10. The non-transitory machine-readable storage medium of claim 8, wherein the storage controller assigns different destination media access control (MAC) addresses for different virtual data storage components accessed by different virtual machines via a unique Internet Protocol (IP) address.
11. The non-transitory machine-readable storage medium of claim 10, wherein the storage controller uses the assigned destination MAC addresses for load balancing network traffic across the plurality of network links.
12. The non-transitory machine-readable storage medium of claim 8, wherein the storage controller uses a logical unit identifier for a logical object to distribute network traffic across the plurality of links, the logical object being accessed by the virtual machine via the network device.
13. The non-transitory machine-readable storage medium of claim 8, wherein network traffic load is balanced across the plurality of links based on a virtual machine identifier that identifies the virtual machine.
14. The non-transitory machine-readable storage medium of claim 8, wherein a programmable interface between the network device and the network interface communicates the first load balancing scheme to the network device and the second load balancing scheme to the storage controller.
15. A system, comprising:
a memory containing machine readable medium comprising machine executable code having stored thereon instructions; and a processor module coupled to the memory, the processor configured to execute the machine executable code to:
transmit a first load balancing scheme by a network interface of a storage controller to a network device communicating with the network interface via a plurality of network links, the plurality of network links coupled to a plurality of ports of the network device and to a plurality of ports of the network interface, the plurality of network links operating in parallel as a logical aggregate link, wherein the first load balancing scheme indicates to the network device load balancing used by the storage controller across the plurality of network links to transmit data to the network device;
wherein the storage controller transmits the data to the network device destined for a virtual machine executed by a computing device interfacing with the network device;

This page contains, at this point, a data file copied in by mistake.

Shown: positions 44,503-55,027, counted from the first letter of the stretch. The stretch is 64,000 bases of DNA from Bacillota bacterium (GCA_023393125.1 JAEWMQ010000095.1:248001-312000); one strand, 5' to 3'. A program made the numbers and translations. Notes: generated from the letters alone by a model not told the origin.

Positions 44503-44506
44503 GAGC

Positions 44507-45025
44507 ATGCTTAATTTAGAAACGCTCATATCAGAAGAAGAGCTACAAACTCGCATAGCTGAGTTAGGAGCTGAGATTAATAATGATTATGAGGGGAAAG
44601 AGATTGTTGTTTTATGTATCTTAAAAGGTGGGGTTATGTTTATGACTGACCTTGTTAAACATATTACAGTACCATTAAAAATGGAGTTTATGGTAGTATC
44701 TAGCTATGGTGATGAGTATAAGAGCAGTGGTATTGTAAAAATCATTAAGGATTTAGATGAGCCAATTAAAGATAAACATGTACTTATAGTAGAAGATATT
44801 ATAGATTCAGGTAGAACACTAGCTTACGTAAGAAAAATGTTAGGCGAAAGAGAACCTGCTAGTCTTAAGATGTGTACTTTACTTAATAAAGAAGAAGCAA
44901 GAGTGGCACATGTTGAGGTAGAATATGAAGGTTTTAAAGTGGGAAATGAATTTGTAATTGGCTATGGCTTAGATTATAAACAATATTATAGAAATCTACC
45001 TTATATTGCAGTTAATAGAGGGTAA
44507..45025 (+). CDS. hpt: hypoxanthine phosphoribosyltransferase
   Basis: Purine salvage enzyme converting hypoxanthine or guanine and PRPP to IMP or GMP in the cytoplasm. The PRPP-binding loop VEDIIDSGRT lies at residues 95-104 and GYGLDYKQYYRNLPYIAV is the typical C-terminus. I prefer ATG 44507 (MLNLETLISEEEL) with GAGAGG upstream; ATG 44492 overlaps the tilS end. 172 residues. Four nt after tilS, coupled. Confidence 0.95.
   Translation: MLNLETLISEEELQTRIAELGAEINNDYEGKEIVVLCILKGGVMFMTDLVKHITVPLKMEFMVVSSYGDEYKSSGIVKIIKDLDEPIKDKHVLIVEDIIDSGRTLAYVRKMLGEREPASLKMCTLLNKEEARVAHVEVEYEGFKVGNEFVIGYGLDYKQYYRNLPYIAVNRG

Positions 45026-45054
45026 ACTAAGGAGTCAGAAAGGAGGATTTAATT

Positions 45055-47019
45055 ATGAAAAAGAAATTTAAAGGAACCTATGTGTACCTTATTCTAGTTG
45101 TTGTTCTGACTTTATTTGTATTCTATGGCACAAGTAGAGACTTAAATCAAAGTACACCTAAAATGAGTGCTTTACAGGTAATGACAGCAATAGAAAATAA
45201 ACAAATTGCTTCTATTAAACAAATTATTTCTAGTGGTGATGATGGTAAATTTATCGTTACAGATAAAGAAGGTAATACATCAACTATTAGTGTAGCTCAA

detect congestion at a first port of the network device, the first port coupled to a first link from the plurality of links;
notify the storage controller of the congestion at the first port;
transmit to the storage controller a second load balancing scheme used by the network device to load balance network traffic across the plurality of network links; and
dynamically modify the first load balancing scheme by the storage controller in response to the congestion at the first port and the second load balancing scheme of the network device; wherein the modified first load balancing scheme is synchronized with the second load balancing scheme and excludes the first port for transmitting data by the network interface.
16. The system of claim 15, wherein the virtual machine uses a virtual data storage component presented by the storage controller to store and retrieve data using the storage controller and the network device.
17. The system of claim 15, wherein the storage controller assigns different destination media access control (MAC) addresses for different virtual data storage components accessed by different virtual machines via a unique Internet Protocol (IP) address.
18. The system of claim 17, wherein the storage controller uses the assigned destination MAC addresses for load balancing network traffic across the plurality of network links.
19. The system of claim 15, wherein the storage controller uses a logical unit identifier for a logical object to distribute network traffic across the plurality of links, the logical object being accessed by the virtual machine via the network device.
20. The system of claim 15, wherein network traffic load is balanced across the plurality of links based on a virtual machine identifier that identifies the virtual machine.
21. The system of claim 15, wherein a programmable interface between the network device and the network interface communicates the first load balancing scheme to the network device and the second load balancing scheme to the storage controller.